As the United States did not make the cut for this year’s World Cup, we here at The Daily Norseman have taken it upon ourselves to sort of adopt a team for this year’s festivities. Of all the teams to potentially follow in this year’s event, who better for us and other fans of the Minnesota Vikings to follow than the guys from Iceland? After all, they were kind enough to let us appropriate their chant and what have you, so rooting for them seems to be the polite and proper thing to do.
Iceland had their first match in this year’s World Cup earlier today in Moscow, and in a bit of a surprise. . .at least to a layman such as myself. . .held on for a draw against mighty Argentina by a score of 1-1, getting them a point in Group Play.
Argentina drew first blood in this one, as Sergio Aguero netted a goal in the 19th minute of play. Iceland got a very quick equalizer, however, as in the 23rd minute Alfred Finnbogason found the back of the net to make the score 1-1 at the half.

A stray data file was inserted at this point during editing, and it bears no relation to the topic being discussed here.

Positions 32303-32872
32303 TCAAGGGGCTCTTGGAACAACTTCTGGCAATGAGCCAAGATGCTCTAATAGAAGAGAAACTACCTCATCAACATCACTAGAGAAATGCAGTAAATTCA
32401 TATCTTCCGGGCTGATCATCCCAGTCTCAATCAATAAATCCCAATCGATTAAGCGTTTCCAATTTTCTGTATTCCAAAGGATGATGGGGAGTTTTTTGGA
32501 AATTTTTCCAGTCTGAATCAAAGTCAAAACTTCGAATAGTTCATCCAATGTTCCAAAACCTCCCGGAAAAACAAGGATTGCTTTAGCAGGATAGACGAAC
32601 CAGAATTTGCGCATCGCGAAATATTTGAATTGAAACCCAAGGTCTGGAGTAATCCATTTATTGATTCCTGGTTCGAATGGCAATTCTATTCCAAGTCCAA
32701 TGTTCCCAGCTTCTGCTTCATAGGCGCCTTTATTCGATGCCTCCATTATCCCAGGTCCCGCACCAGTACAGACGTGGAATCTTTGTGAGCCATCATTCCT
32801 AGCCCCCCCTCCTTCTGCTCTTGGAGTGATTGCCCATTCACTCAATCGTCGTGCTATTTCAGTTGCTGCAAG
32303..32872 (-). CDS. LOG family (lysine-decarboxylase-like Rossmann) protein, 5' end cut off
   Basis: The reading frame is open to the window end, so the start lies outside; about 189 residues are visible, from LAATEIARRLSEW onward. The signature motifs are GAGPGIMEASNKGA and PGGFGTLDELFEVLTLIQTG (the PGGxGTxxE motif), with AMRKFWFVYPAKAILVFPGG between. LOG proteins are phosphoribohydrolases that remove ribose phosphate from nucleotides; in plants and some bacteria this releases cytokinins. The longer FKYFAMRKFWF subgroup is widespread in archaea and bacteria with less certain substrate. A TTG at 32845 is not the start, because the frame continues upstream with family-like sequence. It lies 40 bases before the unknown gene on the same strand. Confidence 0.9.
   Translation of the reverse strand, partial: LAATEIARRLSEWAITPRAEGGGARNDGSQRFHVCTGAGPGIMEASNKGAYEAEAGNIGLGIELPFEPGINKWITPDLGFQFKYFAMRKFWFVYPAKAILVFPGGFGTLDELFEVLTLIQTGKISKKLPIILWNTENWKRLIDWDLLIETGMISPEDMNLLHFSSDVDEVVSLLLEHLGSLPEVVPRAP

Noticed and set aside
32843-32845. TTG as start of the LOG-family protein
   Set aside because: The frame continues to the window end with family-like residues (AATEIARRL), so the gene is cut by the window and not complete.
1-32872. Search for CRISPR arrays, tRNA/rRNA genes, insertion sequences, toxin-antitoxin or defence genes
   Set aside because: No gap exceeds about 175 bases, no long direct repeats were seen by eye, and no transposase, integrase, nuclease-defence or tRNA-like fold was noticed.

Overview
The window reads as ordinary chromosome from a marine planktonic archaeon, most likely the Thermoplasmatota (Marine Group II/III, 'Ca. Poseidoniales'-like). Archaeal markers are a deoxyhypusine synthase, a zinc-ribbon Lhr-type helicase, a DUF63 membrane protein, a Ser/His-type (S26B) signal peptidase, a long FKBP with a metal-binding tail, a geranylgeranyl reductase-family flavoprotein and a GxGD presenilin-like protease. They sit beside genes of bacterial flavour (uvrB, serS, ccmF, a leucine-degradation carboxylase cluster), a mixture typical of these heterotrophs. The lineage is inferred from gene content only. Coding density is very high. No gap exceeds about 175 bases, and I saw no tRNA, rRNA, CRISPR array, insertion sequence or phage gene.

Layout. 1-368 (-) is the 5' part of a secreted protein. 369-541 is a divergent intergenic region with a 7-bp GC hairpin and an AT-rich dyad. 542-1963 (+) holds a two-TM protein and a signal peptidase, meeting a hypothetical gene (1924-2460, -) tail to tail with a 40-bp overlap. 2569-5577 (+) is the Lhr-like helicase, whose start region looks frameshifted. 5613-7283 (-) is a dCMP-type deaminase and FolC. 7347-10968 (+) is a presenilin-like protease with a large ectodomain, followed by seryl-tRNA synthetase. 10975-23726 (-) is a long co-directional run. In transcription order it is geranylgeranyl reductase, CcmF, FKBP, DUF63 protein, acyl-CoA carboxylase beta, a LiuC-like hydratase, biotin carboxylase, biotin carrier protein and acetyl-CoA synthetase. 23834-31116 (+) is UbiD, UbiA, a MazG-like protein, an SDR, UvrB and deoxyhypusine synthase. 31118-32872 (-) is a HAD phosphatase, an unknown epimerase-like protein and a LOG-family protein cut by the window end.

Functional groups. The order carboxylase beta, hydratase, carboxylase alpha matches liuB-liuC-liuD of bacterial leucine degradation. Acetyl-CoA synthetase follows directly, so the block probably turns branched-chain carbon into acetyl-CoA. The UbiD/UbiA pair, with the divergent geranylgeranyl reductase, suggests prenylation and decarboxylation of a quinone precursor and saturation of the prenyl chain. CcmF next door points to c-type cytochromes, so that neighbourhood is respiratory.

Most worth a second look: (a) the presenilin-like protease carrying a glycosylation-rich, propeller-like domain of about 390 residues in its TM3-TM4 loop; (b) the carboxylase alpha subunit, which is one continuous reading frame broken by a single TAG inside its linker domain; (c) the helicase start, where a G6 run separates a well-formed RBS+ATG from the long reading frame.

The pivotal moment in the match came in 64th minute. Lionel Messi, one of the finest players in the world of soccer, had an opportunity for a penalty shot against Iceland goaltender Hannes Halldorsson. Here’s what happened:
(The video that we had been using no longer appears to be functional. You can see the highlight here.)
Halldorsson made the save to keep the game tied, and that’s how it ended.
The stat sheet shows that Argentina dominated in terms of time of possession and shots on goal, but the final score is what matters. Iceland and Argentina each come out of today’s contest with one point.
Another Group D contest between Croatia and Nigeria is set to kick off at approximately 2:00 PM Central time this afternoon. Iceland’s next match will be against Nigeria at 8:00 AM Central time on Friday, 22 June, and their final match in Group play will be against Croatia at 1:00 PM Central time on Tuesday, 26 June. Those matches will determine whether or not they make it to the Round of 16.
The guys from Iceland got themselves a draw today against one of the world’s best soccer teams. That’s pretty good stuff, and we’ll continue following them until they’re not there to follow anymore.